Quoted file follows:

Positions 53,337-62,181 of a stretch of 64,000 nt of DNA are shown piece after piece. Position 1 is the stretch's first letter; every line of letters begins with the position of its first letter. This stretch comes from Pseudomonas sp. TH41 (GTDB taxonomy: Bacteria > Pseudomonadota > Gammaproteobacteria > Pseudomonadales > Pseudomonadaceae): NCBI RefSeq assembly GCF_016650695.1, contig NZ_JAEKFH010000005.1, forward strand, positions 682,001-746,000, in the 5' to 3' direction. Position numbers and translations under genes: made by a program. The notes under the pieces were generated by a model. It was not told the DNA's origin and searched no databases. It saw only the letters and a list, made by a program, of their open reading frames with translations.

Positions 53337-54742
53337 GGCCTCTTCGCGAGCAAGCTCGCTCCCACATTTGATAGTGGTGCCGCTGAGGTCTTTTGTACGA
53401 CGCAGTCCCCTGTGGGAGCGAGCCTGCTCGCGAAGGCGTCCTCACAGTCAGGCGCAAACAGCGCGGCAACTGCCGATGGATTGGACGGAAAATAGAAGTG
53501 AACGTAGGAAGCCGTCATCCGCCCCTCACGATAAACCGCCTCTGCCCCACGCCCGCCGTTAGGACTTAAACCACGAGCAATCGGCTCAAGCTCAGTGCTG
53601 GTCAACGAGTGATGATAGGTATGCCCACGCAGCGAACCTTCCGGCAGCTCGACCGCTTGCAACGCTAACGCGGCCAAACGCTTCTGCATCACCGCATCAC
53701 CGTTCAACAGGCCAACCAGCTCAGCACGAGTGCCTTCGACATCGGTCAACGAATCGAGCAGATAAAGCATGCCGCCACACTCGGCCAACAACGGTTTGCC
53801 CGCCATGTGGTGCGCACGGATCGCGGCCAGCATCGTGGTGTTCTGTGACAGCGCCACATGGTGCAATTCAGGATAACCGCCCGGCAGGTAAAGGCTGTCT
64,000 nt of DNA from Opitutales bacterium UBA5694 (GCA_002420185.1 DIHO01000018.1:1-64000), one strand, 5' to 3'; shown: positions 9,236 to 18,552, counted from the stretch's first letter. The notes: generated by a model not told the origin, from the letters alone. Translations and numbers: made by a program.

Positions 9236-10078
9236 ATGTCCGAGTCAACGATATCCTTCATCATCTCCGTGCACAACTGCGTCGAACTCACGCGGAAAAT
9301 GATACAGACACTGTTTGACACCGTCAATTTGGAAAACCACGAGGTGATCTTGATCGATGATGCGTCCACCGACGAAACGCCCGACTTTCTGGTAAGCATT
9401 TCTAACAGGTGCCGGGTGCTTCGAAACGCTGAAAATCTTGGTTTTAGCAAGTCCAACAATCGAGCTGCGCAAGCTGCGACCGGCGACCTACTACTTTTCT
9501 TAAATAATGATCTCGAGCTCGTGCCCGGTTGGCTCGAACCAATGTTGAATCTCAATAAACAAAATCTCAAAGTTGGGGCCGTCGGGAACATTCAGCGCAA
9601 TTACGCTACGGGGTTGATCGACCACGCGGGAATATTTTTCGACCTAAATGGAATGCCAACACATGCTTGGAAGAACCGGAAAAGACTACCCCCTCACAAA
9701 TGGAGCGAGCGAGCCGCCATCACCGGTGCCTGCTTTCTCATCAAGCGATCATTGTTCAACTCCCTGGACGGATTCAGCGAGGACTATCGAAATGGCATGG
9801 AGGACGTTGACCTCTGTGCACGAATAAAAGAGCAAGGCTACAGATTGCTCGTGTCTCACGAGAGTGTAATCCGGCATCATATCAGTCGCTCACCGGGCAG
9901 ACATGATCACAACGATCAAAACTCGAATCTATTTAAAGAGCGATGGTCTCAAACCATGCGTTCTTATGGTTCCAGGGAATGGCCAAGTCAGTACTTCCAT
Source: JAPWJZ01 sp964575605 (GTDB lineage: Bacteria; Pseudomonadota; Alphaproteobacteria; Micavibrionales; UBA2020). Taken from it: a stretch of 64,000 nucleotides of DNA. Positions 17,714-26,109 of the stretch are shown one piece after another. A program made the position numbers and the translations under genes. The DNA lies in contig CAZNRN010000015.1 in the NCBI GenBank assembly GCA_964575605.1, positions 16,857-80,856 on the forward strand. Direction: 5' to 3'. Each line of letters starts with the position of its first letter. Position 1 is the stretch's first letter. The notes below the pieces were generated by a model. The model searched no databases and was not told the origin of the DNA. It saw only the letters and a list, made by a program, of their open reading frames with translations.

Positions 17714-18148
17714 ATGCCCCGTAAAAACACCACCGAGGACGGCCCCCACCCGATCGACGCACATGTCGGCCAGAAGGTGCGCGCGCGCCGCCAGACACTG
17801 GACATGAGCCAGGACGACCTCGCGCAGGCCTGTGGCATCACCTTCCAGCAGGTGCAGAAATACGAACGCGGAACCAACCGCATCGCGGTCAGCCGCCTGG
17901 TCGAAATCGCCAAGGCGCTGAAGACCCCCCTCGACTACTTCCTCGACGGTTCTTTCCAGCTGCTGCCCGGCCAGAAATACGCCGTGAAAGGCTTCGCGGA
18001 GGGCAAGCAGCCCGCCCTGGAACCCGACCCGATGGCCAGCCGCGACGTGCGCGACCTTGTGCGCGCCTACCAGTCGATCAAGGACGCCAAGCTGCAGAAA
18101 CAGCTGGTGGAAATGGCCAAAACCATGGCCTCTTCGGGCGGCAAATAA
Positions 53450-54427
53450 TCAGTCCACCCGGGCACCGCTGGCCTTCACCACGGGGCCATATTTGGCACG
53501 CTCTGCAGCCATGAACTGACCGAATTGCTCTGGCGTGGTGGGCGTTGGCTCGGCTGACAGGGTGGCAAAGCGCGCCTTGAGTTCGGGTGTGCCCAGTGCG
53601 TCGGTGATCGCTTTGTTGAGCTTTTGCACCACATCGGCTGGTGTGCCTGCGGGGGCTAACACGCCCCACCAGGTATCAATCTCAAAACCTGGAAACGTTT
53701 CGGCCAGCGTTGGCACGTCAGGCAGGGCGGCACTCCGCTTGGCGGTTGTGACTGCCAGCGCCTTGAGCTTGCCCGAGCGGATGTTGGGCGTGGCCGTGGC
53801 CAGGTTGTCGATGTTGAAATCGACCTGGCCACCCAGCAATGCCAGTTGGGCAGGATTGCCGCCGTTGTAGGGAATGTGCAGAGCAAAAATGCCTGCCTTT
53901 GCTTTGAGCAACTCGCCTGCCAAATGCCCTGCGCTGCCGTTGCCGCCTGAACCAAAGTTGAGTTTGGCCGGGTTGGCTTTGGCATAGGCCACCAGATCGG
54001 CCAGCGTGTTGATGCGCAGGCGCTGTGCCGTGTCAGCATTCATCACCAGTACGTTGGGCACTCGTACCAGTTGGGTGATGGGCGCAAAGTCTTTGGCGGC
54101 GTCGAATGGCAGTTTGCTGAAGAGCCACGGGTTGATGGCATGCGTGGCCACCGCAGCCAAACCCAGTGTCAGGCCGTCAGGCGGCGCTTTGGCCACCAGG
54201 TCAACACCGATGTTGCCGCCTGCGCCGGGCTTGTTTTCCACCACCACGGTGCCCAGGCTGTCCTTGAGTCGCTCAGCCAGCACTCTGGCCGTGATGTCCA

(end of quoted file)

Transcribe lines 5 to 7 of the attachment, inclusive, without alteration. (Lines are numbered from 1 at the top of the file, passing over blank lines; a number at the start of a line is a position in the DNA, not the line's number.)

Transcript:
53501 AACGTAGGAAGCCGTCATCCGCCCCTCACGATAAACCGCCTCTGCCCCACGCCCGCCGTTAGGACTTAAACCACGAGCAATCGGCTCAAGCTCAGTGCTG
53601 GTCAACGAGTGATGATAGGTATGCCCACGCAGCGAACCTTCCGGCAGCTCGACCGCTTGCAACGCTAACGCGGCCAAACGCTTCTGCATCACCGCATCAC
53701 CGTTCAACAGGCCAACCAGCTCAGCACGAGTGCCTTCGACATCGGTCAACGAATCGAGCAGATAAAGCATGCCGCCACACTCGGCCAACAACGGTTTGCC